Friday, December 6, 2013
By DAVID SHARP The Associated Press
Gov.-elect Paul LePage, who made headlines with his "go to hell" remark aimed at President Obama, said he's looking forward to meeting his commander in chief today. But he hasn't changed his message about what he describes as burdensome federal regulations that stymie job growth.
South Carolina Gov.-elect Nikki Haley, second from left, is seated with Vice President Joe Biden, left, and EPA Administrator Lisa Jackson, third left, as President Barack Obama speaks to newly elected governors during a luncheon at the Blair House in Washington today.
Senate Republican Leader Mitch McConnell, R-Ky., second from right, speaks as Ohio Gov.-elect John Kasich, left, stands with South Carolina Gov.-elect Nikki Haley, Maine Gov.-elect Paul LePage, Oklahoma Gov.-elect Mary Fallin, and House Speaker-designate John Boehner, R-Ohio, right, listen after their meeting on Capitol Hill on Wednesday.
LePage, who won a five-way race on Nov. 2 with support from the tea party, will join other governors-elect in Washington to meet with Obama and discuss homeland security. LePage said he looks forward to talking to Obama. The White House has scheduled the meeting for 1 p.m. today.
If he gets the opportunity, he said, he'll do a better job of explaining himself than he did in September at a GOP forum attended by fishermen in the coastal town of Brooksville.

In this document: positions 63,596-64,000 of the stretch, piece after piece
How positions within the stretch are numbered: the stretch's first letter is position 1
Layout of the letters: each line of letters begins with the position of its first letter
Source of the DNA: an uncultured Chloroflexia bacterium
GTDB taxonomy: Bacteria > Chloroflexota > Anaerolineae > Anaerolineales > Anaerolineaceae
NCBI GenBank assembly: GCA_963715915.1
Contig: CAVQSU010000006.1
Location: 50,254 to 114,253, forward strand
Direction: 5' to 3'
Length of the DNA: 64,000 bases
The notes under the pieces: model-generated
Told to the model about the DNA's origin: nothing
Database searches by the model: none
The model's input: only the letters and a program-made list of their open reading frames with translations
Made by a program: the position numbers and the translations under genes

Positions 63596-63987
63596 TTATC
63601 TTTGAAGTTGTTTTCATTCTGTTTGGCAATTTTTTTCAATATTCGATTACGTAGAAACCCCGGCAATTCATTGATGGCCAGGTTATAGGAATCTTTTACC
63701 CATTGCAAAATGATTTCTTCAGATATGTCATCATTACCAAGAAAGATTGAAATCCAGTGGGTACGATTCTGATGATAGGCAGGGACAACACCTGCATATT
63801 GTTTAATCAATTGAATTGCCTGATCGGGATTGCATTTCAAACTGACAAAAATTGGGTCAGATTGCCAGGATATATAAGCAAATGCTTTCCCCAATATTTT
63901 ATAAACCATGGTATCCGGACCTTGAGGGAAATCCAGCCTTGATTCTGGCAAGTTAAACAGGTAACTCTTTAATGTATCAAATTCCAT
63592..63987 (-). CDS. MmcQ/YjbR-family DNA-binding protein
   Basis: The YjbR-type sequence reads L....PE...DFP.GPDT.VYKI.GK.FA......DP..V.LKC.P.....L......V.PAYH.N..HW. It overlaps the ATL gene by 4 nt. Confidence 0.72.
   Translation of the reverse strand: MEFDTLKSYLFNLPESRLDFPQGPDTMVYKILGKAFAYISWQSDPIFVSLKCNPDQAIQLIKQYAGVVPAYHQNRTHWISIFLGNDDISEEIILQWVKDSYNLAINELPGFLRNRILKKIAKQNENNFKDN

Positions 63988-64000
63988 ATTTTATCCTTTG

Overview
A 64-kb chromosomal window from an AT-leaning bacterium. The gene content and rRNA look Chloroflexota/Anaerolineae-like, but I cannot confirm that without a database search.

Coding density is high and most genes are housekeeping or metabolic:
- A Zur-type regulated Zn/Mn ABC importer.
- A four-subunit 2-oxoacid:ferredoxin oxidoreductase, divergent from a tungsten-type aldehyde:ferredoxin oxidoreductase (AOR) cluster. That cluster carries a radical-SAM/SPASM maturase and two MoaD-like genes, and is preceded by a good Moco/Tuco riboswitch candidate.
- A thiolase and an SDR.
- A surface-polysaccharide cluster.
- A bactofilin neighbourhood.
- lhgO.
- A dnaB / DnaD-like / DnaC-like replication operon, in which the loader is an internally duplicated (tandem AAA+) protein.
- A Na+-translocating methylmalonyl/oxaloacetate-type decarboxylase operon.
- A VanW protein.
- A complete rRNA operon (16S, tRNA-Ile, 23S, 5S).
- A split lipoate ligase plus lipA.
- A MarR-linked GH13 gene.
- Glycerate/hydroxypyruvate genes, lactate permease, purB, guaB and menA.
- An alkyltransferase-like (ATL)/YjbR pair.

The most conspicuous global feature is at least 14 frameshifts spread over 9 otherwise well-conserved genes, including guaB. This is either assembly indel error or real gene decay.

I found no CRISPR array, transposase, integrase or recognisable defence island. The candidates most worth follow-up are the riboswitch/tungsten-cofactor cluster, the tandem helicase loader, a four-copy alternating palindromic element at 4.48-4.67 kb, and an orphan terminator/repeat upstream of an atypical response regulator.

LePage had an emphatic response for fishermen who complained that federal regulations were threatening their livelihoods. "As your governor, you're going to be seeing a lot of me on the front page, saying 'Governor LePage tells Obama to go to hell,'" he said, to applause.
LePage said he regretted his language, but he remains concerned about federal bureaucrats imposing regulations that put people out of work.
"Do not come to Maine and put our people out of work through federal policy," LePage said before leaving Wednesday for Washington, D.C. "That's what prompted that whole comment. They're docking our boats and not letting them go fish. And I have a problem with that."
LePage has promised to cut red tape and rules and regulations that he views as impediments to economic development and job creation.
LePage and more than a dozen other Republican governors-elect were to meet Wednesday evening with incoming House Speaker John Boehner to talk about the economy, government spending and efforts to create jobs. Also on the agenda was a sore subject for many Republicans: the health care overhaul.